Remember my motto, “trust me, you can’t trust anyone.”  Regardless of who it may appear has sent you and email or a text message, you can never be sure as to who is really sending you the communication so you should never provide personal information or send money in regard to an email or a text message until you have confirmed that it is legitimate.

As for secret shopper scams, one reason why this scam snares so many people is that there really are mystery shopping jobs although the actual number is quite few and they do not go looking for you.  If you want to find out if a mystery shopping company is legitimate, you can contact the MSPA-NA which is a trade organization of legitimate mystery shopping companies.  Their website is Other indications that you are involved with a scam is when you receive a check for more than what is owed you and you are asked to wire the difference back to the sender.  This is the basis of many scams.  Whenever you receive a check, wait for your bank to tell you that the check has fully cleared before you consider the funds as actually being in your account.  Don’t rely on provisional credit  which is given by your bank after a few days, but which can be rescinded once a check bounces and never accept a check for more than what is owed with the intention to send back the rest.  That is always a scam.  Also be wary whenever you are asked to wire funds because this is a common theme in many scams because it is difficult to trace and impossible to stop.

Scam of the day – January 17, 2017 – Rogue Wells Fargo employees stealing identities of customers

Robert Charles Reed has been sentenced to seven years in prison for his role as the mastermind behind an identity theft ring in which Reed recruited dishonest Wells Fargo employees to provide him with confidential information of  seventy-five Wells Fargo customers including their names, birth dates, accounts numbers and Social Security numbers which he used to steal $580,332 from these victims.  The rogue Wells Fargo employees that aided in the plot have all been fired by Wells Fargo and have pleaded guilty to their crimes.  Presently they are awaiting sentencing.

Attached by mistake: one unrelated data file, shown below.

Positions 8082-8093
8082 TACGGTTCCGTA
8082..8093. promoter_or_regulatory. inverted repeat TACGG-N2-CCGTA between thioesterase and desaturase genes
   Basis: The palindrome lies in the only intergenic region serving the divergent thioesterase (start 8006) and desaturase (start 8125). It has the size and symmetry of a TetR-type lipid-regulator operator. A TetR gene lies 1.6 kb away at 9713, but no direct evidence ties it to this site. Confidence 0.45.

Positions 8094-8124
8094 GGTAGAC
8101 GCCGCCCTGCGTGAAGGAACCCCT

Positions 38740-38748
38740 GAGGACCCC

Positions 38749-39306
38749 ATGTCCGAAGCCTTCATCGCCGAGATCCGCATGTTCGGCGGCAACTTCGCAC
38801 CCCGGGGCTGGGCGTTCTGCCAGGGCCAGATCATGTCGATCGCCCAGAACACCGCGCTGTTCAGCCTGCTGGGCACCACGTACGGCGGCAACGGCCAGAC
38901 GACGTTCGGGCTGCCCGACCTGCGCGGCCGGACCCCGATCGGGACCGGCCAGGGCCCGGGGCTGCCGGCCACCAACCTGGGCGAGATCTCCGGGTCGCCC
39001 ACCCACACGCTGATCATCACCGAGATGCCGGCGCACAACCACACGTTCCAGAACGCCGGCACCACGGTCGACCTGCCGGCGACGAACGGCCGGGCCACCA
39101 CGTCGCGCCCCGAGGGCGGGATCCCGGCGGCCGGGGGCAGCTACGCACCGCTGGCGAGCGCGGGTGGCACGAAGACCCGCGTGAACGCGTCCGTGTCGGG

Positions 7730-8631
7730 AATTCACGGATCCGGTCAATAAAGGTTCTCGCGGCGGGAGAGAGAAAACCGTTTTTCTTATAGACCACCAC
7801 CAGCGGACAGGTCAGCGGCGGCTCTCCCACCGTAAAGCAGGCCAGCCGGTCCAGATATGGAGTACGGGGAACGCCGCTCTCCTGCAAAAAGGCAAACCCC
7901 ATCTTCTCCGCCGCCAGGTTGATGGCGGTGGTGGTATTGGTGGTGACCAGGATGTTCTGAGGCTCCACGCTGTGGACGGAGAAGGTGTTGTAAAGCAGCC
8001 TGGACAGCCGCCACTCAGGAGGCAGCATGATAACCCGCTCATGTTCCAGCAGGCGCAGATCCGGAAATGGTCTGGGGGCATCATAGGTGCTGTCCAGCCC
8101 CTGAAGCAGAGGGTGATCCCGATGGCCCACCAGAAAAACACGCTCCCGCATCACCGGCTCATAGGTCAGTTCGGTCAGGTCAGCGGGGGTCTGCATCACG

Although we are all cognizant of protecting our confidential information from being obtained by outside hackers, the problem of corrupt employees at the various places that have our personal information is a major problem, particularly in the banking industry as I have written about numerous times in the past.  There is little you can do to protect yourself from this type of crime other than to regularly monitor all of your accounts for indications of impropriety or fraud.

Scam of the day – January 16, 2017 – Another Netflix phishing scam

I have been warning you about phishing scams using Netflix as the hook for a couple of years.  The popularity of Netflix makes it a preferred subject for phishing emails that appear to come from Netflix in which you are told you need to update your credit card information or other personal information. Reproduced below is a copy of an email presently being circulated.  It looks legitimate, but it is easy to counterfeit the Netflix logo and make the email appear to be legitimate when it is not.  In this particular scam you are asked for personal information, such as your name, date of birth and address that can be used to make you a victim of identity theft.  In many of these scams you are also asked to verify credit card information which, if done, merely provides your credit card information to an identity thief.